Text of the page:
Accenture Rises on Integration Plans

The company will link consultant, technical staffs.
Publish date:

Investors reacted warmly to news that


(ACN) - Get Report

would bolster its resources for linking its consultant and technical staffs.

Accenture said Monday that it will spend $250 million over the next three years to create a stronger, tighter link between its management consultants and the technical staff that designs and builds corporate information technology networks. The funds will support new training programs, marketing and the cost of developing techniques and tool-like applications that automate software upgrades.

Shares of Accenture closed Monday up $1.50, or 3.8%, to $41.50.

Accenture is responding to a growing trend among corporate IT managers who want to take a more methodical approach to understanding their business' technical needs before investing in new hardware, applications and maintenance. Accenture's plans include designing and building communications networks that carry data for email and other applications as well as voice calls.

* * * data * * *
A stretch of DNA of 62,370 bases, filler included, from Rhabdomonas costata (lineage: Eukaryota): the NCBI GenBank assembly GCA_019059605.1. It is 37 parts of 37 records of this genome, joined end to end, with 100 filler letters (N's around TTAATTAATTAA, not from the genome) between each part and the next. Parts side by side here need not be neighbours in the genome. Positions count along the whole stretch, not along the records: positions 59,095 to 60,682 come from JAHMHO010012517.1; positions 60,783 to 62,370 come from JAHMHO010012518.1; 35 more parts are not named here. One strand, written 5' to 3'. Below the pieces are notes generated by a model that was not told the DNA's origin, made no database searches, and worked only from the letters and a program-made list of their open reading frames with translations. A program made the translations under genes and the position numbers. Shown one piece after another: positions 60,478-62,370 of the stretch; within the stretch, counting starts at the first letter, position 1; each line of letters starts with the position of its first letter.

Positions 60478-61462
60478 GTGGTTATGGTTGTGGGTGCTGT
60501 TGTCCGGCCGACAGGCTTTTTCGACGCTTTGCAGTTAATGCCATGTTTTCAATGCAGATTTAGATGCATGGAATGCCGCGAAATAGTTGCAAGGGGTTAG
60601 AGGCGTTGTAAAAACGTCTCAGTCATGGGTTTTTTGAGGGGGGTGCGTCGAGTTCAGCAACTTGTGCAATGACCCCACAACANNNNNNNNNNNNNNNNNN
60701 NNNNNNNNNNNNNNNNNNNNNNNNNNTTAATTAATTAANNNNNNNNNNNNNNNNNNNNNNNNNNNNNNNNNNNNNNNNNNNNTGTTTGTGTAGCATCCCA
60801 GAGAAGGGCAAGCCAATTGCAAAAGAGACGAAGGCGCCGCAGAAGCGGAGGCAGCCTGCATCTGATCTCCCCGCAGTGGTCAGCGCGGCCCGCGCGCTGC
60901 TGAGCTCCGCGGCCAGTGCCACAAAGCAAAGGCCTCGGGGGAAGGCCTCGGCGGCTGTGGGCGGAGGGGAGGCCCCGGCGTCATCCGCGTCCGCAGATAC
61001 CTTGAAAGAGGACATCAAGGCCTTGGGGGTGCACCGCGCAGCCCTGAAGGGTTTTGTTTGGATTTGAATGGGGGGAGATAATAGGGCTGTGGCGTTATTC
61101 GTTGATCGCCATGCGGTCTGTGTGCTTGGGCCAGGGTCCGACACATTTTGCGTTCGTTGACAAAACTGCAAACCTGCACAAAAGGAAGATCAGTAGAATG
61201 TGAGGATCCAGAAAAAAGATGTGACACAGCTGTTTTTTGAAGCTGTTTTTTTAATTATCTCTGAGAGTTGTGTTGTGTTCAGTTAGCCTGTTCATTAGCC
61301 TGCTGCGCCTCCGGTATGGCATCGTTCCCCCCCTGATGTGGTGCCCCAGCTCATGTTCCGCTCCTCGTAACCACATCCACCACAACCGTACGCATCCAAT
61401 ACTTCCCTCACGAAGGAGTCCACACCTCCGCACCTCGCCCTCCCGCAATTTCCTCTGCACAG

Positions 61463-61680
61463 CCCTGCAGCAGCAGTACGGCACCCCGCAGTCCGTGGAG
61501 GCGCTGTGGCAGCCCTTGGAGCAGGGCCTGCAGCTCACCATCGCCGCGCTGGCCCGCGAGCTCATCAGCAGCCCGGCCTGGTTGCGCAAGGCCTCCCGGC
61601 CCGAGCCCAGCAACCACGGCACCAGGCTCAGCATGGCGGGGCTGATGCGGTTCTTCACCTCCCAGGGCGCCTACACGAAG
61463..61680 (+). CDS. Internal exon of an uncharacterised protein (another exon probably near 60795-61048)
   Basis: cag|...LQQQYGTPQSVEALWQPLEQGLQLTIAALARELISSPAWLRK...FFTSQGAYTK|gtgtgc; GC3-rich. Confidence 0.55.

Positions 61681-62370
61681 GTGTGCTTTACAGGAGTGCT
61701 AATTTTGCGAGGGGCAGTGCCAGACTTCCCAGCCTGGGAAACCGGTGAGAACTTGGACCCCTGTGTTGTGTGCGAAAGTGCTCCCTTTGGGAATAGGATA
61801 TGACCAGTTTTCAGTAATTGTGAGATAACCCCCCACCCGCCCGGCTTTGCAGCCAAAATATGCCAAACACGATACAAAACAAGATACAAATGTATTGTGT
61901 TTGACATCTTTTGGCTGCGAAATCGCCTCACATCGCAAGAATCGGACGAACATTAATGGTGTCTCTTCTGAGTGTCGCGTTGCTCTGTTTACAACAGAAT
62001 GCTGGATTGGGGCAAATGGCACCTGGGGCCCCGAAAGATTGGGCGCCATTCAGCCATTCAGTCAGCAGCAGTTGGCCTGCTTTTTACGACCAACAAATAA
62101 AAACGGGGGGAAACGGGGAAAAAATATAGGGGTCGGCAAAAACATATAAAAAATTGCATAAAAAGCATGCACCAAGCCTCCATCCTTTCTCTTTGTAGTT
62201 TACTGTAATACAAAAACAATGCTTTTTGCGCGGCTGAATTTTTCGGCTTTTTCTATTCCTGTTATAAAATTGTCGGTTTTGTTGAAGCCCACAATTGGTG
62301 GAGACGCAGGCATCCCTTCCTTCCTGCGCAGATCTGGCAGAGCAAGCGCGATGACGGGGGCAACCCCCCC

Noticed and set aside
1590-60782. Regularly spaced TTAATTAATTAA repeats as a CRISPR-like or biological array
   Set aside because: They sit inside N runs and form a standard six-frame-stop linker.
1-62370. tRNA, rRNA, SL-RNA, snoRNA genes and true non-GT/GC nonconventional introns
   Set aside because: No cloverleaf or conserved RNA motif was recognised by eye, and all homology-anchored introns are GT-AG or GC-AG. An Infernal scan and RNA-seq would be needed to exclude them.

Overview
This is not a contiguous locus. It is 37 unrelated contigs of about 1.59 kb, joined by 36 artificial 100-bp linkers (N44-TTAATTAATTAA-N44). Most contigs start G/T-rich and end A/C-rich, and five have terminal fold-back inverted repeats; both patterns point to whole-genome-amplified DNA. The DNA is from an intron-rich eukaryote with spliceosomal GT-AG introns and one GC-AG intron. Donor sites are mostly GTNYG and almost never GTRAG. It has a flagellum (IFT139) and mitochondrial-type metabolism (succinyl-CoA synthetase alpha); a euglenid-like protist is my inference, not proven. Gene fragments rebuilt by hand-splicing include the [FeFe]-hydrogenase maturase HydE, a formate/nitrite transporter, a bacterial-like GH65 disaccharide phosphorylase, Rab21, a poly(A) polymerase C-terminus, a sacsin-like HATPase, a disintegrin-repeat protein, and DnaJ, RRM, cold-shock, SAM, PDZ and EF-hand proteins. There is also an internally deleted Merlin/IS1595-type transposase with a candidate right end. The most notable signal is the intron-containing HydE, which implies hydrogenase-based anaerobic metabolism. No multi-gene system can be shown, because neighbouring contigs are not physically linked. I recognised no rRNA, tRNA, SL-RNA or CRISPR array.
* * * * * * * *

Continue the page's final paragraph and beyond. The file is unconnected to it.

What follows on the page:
The company's new services will also help clients manage existing IT assets. This includes handling software license renewals, consolidating servers in data centers and providing access for employees working from remote locations.

The move indicates that Accenture needs to bulk up on its technical services to compete with rivals like


(IBM) - Get Report

as well as the India-based firms


(INFY) - Get Report



(WIT) - Get Report

that are

adding consulting and planning services to their technical expertise.

"This is an important strategic move for Accenture," says Ken Kuhrt, an analyst with Ariel Capital Management. "It will make Accenture's services and revenue a little stickier" by tightly wrapping its consulting practice with its technical services.

Ariel holds about 7.5 million Accenture shares in various funds, according to filings with the

Securities and Exchange Commission


Monday's announcement can be viewed as a sign of continuing demand for consulting services as companies struggle to make the right technology investments for their business, says Moshe Katri, an analyst with Cowen.

Katri does not own shares in Accenture and Cowen does not perform investment banking services for the company.

"It's a signal that Accenture is maintaining the right headcount and skill sets to meet demand, which remains pretty healthy," he said. "There's a strong need for consultants that can help companies identify and plan accordingly for emerging technologies that can help their business."

The overall amount of Accenture's investment is modest given the amount it typically spends on training and research and development, said Katri.

Accenture will announce its third-quarter financial results on June 28.